Spiral Cleavage - Metazoa
In Spiral Cleavage, however, the third and fourth cleavage planes are oblique to the polar axis and the resulting blastomeres do not lie on top of one another but above the furrows between the cells. The spindles during the third cleavage are arranged in the form of a spiral, therefore, the name spiral cleavage. This type of cleavage is seen in all invertebrate except the echinoderms (i.e. in annelids, molluscs, arthropods nemertenes and polyclad planarians).
Figure: Spiral cleavage showing transition from 4 to 8 to 16 cell stage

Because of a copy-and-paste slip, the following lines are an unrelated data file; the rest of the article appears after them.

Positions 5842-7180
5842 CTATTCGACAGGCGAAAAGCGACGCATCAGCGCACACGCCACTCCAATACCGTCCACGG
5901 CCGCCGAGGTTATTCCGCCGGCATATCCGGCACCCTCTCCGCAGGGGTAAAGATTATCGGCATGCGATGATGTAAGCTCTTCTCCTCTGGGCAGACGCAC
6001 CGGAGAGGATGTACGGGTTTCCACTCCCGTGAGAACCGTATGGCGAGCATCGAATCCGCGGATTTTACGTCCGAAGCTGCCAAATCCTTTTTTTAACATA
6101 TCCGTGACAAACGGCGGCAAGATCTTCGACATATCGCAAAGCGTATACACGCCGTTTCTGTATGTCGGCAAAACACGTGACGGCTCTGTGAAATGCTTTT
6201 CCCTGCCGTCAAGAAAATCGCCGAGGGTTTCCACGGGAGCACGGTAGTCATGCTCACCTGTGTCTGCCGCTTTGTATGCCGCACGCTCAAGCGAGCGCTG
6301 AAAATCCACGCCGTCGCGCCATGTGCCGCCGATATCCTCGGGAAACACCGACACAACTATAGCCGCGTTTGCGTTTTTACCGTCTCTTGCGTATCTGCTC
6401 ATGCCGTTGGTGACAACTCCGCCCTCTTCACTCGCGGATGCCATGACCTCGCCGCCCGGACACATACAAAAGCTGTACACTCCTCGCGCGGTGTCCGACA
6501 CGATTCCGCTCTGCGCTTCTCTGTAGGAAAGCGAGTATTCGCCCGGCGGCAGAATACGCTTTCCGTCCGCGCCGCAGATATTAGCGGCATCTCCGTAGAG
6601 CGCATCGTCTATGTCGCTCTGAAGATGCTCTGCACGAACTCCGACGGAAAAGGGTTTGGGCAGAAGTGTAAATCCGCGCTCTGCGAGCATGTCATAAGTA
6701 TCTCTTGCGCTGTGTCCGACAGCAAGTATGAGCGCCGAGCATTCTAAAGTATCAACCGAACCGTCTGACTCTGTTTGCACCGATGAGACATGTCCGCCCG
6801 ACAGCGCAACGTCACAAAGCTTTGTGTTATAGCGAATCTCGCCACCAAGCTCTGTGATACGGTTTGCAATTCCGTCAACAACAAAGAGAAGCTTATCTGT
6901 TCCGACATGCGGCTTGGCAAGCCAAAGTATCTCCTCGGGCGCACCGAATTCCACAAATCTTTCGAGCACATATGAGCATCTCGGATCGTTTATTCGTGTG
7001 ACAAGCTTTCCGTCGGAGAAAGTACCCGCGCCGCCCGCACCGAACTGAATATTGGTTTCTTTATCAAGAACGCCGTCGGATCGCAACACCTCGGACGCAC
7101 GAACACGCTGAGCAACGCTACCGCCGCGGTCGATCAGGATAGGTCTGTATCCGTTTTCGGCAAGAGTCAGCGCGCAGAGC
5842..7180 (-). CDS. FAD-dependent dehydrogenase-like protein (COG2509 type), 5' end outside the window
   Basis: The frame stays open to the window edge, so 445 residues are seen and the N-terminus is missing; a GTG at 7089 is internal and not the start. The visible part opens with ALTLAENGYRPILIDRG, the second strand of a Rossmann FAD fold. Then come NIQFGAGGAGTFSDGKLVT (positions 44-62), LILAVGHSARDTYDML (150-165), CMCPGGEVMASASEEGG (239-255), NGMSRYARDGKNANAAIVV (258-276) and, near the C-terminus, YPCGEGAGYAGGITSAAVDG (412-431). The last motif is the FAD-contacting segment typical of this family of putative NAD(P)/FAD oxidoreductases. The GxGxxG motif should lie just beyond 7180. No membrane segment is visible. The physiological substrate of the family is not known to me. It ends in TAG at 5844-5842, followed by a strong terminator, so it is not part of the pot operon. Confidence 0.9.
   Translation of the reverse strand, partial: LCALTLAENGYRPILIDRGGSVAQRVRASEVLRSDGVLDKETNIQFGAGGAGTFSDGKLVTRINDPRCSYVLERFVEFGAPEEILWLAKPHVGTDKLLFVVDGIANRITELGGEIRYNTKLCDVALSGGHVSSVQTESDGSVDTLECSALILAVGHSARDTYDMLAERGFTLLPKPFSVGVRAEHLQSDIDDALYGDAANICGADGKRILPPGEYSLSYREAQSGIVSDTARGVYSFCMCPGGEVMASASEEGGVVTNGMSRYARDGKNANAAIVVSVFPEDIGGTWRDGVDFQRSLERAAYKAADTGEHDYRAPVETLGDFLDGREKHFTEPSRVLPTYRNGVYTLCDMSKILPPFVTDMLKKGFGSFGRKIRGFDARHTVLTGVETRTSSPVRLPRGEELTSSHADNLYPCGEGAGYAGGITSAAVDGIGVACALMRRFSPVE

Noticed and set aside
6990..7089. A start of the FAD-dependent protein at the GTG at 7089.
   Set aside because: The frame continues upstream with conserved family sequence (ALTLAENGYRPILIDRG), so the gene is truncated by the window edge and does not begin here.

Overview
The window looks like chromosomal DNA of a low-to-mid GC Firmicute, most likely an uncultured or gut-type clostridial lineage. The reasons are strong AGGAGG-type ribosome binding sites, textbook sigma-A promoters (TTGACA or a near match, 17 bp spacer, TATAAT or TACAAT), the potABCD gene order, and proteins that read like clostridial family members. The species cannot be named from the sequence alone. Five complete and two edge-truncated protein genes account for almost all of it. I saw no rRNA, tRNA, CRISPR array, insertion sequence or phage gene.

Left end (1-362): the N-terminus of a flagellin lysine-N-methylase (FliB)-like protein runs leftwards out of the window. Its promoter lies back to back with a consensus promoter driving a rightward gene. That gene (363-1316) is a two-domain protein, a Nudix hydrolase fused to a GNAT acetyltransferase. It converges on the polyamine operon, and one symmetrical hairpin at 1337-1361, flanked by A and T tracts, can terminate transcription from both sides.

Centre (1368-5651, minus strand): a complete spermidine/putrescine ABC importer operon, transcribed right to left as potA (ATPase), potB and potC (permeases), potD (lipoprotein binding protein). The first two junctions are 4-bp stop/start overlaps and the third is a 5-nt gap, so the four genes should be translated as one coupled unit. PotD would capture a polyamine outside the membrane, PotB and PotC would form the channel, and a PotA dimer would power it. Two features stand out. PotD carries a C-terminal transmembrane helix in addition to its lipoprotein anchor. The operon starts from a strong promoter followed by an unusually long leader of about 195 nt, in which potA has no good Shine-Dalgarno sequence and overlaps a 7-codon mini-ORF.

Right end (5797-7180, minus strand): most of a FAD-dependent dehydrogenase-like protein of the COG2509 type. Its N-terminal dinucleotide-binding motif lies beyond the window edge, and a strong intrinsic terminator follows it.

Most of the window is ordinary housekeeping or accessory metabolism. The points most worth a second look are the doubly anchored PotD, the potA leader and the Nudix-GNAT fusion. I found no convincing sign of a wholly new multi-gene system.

Spirally cleaving embryos are said to have mosaic or determinate form of development. This means that the organ forming regions of the egg are strictly localised in the egg from the very beginning and the fate of the blastomeres is determined early. If the blastomeres are separated, each will continue to develop up to a certain time as though it was a part of the whole and give rise to defective, partial embryos. In the early embryos an unidentified cytoplasmic factor is segregated into one of the blastomeres, the mesentoblast (this is also called the '4 d' cell) which gives rise to the future mesoderm.